However, I do agree that the ALJ failed to fulfill her duty of explanation with respect to her assignments of weight to the opinions of Mr. Elburn’s treating physicians, Dr. Ferguson and Dr. Callahan. Mr. Elburn has a diagnosis of fibromyalgia that appears in his medical records. See, e.g., (Tr. 383) (treatment notes from Dr. Ferguson); (Tr. 430) (letter opinion from Dr. Ferguson). He testified at his hearing that Dr. Callahan, his pain doctor, diagnosed Mr. Elburn with fibromyalgia when he was in his early twenties.[1] (Tr. 50). Mr. Elburn testified that his pain from fibromyalgia is seven out of ten on an average day. (Tr. 52).

The ALJ found that fibromyalgia was not a severe impairment, because “[t]he record does not contain a specific diagnosis of fibromyalgia, though it is listed by the claimant’s doctors.” (Tr. 14). The ALJ further posited that because Mr. Elburn had worked since his early twenties, there was insufficient “objective evidence to show that the claimant’s fibromyalgia limits his work functionality.” Id.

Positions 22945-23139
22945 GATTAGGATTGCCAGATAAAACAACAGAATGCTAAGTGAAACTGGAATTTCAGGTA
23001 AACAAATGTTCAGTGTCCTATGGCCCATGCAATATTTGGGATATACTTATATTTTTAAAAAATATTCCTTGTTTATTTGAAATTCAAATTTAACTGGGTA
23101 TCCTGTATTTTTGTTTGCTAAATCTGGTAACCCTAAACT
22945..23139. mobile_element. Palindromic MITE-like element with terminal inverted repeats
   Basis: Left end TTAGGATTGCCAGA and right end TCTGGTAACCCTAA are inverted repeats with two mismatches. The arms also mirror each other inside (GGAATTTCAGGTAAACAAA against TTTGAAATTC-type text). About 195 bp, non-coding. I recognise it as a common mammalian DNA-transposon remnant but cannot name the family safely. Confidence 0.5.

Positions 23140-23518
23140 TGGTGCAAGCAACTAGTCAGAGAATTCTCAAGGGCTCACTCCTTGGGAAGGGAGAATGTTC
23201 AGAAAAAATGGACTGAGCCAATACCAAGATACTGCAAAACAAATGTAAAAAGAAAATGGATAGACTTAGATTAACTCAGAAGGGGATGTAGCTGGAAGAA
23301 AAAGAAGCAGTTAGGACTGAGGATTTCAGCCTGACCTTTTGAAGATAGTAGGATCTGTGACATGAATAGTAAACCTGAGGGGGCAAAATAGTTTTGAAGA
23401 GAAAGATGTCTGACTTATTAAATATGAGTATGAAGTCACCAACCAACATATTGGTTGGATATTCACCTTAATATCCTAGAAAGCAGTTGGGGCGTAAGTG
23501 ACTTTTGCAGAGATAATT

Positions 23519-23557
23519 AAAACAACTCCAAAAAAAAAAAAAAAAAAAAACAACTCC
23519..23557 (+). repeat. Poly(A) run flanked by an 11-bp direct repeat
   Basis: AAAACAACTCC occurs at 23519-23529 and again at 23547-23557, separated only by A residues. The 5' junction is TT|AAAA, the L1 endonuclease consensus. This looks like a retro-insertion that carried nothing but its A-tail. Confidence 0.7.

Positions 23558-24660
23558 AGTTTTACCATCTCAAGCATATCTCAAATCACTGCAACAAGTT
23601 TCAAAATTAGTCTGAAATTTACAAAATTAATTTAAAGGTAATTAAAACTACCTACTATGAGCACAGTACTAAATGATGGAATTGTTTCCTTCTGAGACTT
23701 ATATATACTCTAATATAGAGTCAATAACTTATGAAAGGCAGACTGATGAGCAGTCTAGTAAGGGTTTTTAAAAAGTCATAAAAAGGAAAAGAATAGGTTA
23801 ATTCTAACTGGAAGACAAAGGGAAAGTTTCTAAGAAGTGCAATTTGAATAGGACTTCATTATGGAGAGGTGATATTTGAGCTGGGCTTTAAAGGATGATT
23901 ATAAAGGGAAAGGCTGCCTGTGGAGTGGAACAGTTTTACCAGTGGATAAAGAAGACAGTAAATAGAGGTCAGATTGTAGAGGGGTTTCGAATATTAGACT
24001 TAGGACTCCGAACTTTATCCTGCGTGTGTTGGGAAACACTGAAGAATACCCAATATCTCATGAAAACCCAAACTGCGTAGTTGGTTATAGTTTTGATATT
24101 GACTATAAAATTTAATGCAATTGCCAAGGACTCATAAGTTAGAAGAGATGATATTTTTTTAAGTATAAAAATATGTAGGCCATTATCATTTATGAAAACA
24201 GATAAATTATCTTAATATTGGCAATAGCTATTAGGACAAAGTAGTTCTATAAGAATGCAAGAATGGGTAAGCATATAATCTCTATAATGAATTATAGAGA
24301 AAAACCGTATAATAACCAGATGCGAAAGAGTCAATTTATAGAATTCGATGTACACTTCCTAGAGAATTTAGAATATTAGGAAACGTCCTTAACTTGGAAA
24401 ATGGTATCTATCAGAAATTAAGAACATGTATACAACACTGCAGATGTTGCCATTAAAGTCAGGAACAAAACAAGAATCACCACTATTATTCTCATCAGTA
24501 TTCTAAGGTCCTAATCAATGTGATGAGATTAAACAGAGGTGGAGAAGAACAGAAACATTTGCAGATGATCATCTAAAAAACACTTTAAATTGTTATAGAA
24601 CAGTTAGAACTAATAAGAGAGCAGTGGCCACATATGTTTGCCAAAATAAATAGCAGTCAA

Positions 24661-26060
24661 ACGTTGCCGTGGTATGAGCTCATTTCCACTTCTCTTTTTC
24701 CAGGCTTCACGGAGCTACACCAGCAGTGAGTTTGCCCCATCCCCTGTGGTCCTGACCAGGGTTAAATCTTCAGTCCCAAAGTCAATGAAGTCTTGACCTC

Although Mr. Elburn did not specifically raise the issue, I find that the ALJ did not conduct a proper assessment of his fibromyalgia pursuant to Social Security Ruling (“SSR”) 12– 2p. See SSR 12–2p, 2012 WL 3104869 (July 25, 2012). The Appeals Council failed to consider this Ruling as well. While Social Security Rulings do not carry the “force and effect of the law or regulations, ” see Heckler v. Edwards, 465 U.S. 870, 873 n. 3 (1984), they are nonetheless “binding on all components of the Social Security Administration.” 20 C.F.R. § 402.35(b)(1). Given that SSR 12–2p became effective July 25, 2012, both the ALJ’s decision, dated November 29, 2012, and the subsequent denial from the Appeals Council should have considered this Ruling.